Balance or hearing deficits may be the result of damage to the middle or inner ear structures. Ménière’s disease is a disorder that can affect both equilibrium and audition in a variety of ways. The patient can suffer from vertigo, a low-frequency ringing in the ears, or a loss of hearing. From patient to patient, the exact presentation of the disease can be different. Additionally, within a single patient, the symptoms and signs may change as the disease progresses. Use of the neurological exam subtests for the vestibulocochlear nerve illuminates the changes a patient may go through. The disease appears to be the result of accumulation, or over-production, of fluid in the inner ear, in either the vestibule or cochlea.
Tests of equilibrium are important for coordination and gait and are related to other aspects of the neurological exam. The vestibulo-ocular reflex involves the cranial nerves for gaze control. Balance and equilibrium, as tested by the Romberg test, are part of spinal and cerebellar processes and involved in those components of the neurological exam, as discussed later.
Hearing is tested by using a tuning fork in a couple of different ways. The Rinne test involves using a tuning fork to distinguish between conductive hearing and sensorineural hearing. Conductive hearing relies on vibrations being conducted through the ossicles of the middle ear. Sensorineural hearing is the transmission of sound stimuli through the neural components of the inner ear and cranial nerve. A vibrating tuning fork is placed on the mastoid process and the patient indicates when the sound produced from this is no longer present. Then the fork is immediately moved to just next to the ear canal so the sound travels through the air. If the sound is not heard through the ear, meaning the sound is conducted better through the temporal bone than through the ossicles, a conductive hearing deficit is present. The Weber test also uses a tuning fork to differentiate between conductive versus sensorineural hearing loss. In this test, the tuning fork is placed at the top of the skull, and the sound of the tuning fork reaches both inner ears by travelling through bone. In a healthy patient, the sound would appear equally loud in both ears. With unilateral conductive hearing loss, however, the tuning fork sounds louder in the ear with hearing loss. This is because the sound of the tuning fork has to compete with background noise coming from the outer ear, but in conductive hearing loss, the background noise is blocked in the damaged ear, allowing the tuning fork to sound relatively louder in that ear. With unilateral sensorineural hearing loss, however, damage to the cochlea or associated nervous tissue means that the tuning fork sounds quieter in that ear.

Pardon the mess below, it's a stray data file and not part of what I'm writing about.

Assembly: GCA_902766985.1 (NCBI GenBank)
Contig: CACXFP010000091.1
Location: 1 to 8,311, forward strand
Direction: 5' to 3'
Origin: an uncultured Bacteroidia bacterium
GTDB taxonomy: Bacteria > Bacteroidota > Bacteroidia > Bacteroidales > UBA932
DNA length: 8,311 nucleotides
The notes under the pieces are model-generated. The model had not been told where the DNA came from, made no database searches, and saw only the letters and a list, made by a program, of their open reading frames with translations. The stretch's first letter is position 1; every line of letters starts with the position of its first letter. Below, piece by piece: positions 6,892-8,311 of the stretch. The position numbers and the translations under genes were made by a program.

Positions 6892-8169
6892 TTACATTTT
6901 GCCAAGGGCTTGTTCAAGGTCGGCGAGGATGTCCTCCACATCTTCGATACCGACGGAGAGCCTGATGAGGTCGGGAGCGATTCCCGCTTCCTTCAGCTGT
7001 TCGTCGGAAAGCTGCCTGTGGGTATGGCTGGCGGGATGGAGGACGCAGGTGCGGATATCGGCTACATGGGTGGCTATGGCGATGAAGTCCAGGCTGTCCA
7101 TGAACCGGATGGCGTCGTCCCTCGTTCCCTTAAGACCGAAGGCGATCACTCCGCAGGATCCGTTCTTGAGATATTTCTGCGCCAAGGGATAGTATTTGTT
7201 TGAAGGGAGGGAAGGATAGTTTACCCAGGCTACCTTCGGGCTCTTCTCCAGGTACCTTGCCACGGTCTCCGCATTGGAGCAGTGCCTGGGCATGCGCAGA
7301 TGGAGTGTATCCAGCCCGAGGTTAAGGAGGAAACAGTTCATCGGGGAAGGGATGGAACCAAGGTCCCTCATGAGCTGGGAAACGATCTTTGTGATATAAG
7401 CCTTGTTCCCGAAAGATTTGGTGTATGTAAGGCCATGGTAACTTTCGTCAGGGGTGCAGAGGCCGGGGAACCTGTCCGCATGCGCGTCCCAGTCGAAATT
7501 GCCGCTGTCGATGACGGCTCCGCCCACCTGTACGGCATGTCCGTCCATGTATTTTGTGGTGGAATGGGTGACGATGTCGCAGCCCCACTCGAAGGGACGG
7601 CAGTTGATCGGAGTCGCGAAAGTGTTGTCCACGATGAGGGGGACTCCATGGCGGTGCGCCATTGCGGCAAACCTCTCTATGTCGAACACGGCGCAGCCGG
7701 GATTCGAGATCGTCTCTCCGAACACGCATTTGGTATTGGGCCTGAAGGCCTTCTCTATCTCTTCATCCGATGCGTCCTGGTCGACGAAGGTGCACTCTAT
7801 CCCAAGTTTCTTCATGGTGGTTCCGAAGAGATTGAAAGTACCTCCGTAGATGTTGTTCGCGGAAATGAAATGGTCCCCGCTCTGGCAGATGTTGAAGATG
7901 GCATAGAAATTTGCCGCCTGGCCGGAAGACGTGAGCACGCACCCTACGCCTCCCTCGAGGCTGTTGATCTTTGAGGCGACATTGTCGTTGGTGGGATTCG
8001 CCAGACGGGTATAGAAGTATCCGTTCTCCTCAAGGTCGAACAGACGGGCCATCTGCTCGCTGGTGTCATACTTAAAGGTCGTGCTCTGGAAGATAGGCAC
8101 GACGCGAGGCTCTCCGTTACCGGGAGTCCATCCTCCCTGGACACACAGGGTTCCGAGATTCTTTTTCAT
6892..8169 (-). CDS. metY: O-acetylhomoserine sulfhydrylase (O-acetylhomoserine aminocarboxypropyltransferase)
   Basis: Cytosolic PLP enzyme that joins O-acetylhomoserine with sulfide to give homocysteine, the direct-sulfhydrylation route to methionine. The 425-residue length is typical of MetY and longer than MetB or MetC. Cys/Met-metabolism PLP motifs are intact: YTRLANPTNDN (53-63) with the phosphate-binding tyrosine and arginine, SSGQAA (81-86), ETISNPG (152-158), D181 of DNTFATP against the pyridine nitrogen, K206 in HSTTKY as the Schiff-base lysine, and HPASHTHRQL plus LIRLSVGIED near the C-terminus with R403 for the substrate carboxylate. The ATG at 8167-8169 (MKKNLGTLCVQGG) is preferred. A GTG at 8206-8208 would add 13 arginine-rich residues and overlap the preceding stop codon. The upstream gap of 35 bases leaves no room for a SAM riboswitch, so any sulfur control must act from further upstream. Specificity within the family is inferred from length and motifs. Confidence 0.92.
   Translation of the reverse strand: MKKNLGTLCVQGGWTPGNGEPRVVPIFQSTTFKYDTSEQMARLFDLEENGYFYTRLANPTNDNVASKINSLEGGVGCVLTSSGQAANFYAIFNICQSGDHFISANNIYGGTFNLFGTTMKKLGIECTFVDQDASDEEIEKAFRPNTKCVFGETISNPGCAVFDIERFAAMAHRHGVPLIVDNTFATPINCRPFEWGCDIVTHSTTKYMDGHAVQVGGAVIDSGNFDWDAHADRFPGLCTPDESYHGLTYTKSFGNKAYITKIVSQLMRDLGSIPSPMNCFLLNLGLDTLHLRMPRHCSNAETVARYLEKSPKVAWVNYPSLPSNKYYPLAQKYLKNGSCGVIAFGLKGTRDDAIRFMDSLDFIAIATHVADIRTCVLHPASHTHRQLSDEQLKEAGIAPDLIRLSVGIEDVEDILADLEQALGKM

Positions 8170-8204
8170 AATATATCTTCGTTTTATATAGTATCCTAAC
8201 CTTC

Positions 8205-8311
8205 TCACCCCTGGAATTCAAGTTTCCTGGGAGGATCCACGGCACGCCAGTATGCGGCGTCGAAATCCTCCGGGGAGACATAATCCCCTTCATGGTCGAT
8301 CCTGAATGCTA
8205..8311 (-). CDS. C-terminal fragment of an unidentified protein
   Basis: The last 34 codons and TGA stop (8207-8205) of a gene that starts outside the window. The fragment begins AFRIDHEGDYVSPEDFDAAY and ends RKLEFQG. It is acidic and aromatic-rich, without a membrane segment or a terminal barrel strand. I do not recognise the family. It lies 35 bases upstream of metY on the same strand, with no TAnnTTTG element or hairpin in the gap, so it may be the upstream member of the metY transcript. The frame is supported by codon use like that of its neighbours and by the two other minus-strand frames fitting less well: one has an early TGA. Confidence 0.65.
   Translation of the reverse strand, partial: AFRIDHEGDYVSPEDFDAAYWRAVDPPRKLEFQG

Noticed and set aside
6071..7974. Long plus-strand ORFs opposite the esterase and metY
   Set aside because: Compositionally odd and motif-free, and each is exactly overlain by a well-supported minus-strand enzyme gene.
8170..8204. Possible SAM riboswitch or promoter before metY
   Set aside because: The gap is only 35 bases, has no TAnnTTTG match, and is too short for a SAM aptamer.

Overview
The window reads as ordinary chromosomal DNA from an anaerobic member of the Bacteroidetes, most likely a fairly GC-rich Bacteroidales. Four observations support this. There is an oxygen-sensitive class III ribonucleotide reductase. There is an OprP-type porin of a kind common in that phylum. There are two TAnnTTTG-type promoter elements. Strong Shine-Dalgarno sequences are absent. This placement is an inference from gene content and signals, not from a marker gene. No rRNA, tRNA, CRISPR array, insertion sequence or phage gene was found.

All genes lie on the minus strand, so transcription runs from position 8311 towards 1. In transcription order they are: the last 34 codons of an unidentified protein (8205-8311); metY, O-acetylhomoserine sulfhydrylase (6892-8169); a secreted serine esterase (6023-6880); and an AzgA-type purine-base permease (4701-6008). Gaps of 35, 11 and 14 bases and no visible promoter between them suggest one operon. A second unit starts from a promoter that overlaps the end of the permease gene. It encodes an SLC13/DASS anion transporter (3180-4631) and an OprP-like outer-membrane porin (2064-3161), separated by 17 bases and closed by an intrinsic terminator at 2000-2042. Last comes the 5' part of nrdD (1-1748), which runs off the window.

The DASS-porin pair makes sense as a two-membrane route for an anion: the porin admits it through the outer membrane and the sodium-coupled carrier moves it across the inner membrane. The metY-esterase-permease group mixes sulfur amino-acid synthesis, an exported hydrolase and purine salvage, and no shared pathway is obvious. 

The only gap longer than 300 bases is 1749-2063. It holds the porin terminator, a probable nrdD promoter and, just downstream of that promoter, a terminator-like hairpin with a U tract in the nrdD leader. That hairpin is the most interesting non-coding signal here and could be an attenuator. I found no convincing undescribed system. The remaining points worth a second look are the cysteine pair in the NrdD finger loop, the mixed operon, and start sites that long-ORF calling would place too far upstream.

The trigeminal system of the head and neck is the equivalent of the ascending spinal cord systems of the dorsal column and the spinothalamic pathways. Somatosensation of the face is conveyed along the nerve to enter the brain stem at the level of the pons. Synapses of those axons, however, are distributed across nuclei found throughout the brain stem. The mesencephalic nucleus processes proprioceptive information of the face, which is the movement and position of facial muscles. It is the sensory component of the jaw-jerk reflex, a stretch reflex of the masseter muscle. The chief nucleus, located in the pons, receives information about light touch as well as proprioceptive information about the mandible, which are both relayed to the thalamus and, ultimately, to the postcentral gyrus of the parietal lobe. The spinal trigeminal nucleus, located in the medulla, receives information about crude touch, pain, and temperature to be relayed to the thalamus and cortex. Essentially, the projection through the chief nucleus is analogous to the dorsal column pathway for the body, and the projection through the spinal trigeminal nucleus is analogous to the spinothalamic pathway.